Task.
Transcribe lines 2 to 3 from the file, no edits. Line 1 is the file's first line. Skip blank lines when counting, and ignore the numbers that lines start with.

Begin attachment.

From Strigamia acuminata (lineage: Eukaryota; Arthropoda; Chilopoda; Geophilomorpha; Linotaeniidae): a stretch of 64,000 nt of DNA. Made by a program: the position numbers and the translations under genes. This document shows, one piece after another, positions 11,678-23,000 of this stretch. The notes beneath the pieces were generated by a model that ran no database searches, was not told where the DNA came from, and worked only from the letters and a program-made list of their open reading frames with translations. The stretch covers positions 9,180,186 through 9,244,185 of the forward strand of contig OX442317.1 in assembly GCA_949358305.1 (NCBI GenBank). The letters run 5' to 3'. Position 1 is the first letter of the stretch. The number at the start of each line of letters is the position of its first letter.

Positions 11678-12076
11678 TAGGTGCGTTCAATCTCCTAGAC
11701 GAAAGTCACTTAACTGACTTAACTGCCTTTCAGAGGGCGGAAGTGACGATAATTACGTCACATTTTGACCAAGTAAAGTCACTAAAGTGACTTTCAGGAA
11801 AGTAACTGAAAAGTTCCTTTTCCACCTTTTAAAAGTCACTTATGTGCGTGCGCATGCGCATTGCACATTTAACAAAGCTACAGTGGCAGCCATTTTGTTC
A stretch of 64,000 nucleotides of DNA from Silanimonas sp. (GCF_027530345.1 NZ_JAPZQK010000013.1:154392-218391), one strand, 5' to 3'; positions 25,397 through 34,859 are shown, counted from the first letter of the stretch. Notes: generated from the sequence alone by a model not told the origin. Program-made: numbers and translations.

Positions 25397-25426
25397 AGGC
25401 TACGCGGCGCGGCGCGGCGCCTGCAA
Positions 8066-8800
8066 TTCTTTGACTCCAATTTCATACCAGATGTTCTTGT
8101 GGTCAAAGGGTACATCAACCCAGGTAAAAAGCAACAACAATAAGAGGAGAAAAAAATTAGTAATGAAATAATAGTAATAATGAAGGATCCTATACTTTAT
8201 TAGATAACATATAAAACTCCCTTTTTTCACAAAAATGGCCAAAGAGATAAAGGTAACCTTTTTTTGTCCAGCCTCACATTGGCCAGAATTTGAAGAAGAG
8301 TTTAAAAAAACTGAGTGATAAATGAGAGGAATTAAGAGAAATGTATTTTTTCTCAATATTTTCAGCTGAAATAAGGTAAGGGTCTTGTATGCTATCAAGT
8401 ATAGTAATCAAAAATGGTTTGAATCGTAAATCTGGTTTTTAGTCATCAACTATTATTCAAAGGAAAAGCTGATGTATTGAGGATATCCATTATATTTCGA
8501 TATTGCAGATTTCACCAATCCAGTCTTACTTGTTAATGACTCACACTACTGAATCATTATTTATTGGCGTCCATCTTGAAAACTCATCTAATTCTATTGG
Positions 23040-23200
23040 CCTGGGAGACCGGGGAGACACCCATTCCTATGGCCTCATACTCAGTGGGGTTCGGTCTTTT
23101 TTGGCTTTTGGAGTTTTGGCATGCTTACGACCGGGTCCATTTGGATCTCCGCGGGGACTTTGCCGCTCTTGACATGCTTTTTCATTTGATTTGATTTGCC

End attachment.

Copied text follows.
Positions 11678-12076
11678 TAGGTGCGTTCAATCTCCTAGAC